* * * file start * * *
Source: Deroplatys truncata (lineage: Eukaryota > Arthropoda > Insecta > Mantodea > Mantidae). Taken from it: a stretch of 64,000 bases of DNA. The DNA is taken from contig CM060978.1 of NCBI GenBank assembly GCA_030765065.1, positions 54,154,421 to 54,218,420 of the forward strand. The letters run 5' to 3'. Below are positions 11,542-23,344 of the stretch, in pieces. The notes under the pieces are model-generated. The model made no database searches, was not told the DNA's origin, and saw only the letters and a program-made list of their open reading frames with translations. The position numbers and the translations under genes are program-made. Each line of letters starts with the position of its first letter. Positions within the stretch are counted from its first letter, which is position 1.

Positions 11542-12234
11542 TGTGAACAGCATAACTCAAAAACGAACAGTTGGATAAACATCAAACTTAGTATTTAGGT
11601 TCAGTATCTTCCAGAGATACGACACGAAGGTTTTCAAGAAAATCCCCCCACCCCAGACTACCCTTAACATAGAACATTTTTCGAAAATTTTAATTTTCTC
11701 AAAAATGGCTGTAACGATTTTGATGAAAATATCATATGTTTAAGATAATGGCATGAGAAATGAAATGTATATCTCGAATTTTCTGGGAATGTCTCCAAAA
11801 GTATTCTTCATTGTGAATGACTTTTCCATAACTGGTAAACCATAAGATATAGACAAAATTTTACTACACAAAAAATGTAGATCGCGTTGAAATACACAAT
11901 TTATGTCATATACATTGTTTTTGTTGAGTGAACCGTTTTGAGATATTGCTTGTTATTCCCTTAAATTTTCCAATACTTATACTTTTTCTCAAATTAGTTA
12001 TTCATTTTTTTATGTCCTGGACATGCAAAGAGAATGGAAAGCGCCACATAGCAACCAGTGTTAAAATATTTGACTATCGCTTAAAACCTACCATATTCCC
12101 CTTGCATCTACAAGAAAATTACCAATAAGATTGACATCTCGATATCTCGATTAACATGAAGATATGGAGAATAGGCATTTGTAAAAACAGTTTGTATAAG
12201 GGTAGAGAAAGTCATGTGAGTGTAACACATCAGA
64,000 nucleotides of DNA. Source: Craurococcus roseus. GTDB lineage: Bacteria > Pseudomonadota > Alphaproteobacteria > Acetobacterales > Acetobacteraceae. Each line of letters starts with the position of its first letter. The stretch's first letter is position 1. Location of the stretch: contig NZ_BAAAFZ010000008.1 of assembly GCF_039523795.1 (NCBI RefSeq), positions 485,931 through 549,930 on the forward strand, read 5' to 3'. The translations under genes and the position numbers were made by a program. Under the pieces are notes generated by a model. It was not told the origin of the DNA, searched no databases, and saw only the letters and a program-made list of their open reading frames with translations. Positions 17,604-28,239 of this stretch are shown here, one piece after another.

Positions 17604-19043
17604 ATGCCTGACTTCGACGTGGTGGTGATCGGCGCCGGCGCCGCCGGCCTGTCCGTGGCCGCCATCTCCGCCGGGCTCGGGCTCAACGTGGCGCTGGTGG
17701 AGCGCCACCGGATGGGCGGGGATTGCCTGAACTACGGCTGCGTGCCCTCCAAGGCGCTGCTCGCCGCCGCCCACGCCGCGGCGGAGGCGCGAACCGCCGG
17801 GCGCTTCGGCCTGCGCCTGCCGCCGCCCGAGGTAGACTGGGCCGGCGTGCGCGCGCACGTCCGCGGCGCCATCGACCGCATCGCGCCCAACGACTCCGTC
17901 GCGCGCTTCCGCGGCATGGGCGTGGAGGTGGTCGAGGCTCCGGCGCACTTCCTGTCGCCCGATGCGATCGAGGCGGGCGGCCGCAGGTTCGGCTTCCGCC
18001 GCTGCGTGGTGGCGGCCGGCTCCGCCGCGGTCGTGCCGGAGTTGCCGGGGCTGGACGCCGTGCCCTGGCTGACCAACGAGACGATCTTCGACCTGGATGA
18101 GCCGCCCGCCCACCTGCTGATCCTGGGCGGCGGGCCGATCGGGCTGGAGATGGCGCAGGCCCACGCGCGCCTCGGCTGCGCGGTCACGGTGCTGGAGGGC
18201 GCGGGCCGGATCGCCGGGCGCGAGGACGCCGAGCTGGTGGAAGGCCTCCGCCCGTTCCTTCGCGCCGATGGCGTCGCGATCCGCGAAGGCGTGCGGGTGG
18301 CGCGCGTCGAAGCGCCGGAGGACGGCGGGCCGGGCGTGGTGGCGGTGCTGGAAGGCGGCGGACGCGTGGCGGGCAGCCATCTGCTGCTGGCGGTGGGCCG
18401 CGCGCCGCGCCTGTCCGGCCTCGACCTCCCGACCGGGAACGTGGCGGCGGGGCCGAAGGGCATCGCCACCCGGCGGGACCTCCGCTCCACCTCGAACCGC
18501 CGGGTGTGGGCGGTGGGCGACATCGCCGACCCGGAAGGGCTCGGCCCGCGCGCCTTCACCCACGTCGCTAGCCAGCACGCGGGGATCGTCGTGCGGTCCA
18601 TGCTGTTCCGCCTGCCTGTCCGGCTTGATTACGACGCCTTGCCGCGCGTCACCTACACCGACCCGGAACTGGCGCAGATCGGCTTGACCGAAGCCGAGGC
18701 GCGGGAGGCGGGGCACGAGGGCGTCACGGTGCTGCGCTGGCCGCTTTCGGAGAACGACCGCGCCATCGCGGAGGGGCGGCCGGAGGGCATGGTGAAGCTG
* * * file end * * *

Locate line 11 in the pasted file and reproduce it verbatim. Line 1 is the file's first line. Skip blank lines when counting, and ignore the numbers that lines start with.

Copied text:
64,000 nucleotides of DNA. Source: Craurococcus roseus. GTDB lineage: Bacteria > Pseudomonadota > Alphaproteobacteria > Acetobacterales > Acetobacteraceae. Each line of letters starts with the position of its first letter. The stretch's first letter is position 1. Location of the stretch: contig NZ_BAAAFZ010000008.1 of assembly GCF_039523795.1 (NCBI RefSeq), positions 485,931 through 549,930 on the forward strand, read 5' to 3'. The translations under genes and the position numbers were made by a program. Under the pieces are notes generated by a model. It was not told the origin of the DNA, searched no databases, and saw only the letters and a program-made list of their open reading frames with translations. Positions 17,604-28,239 of this stretch are shown here, one piece after another.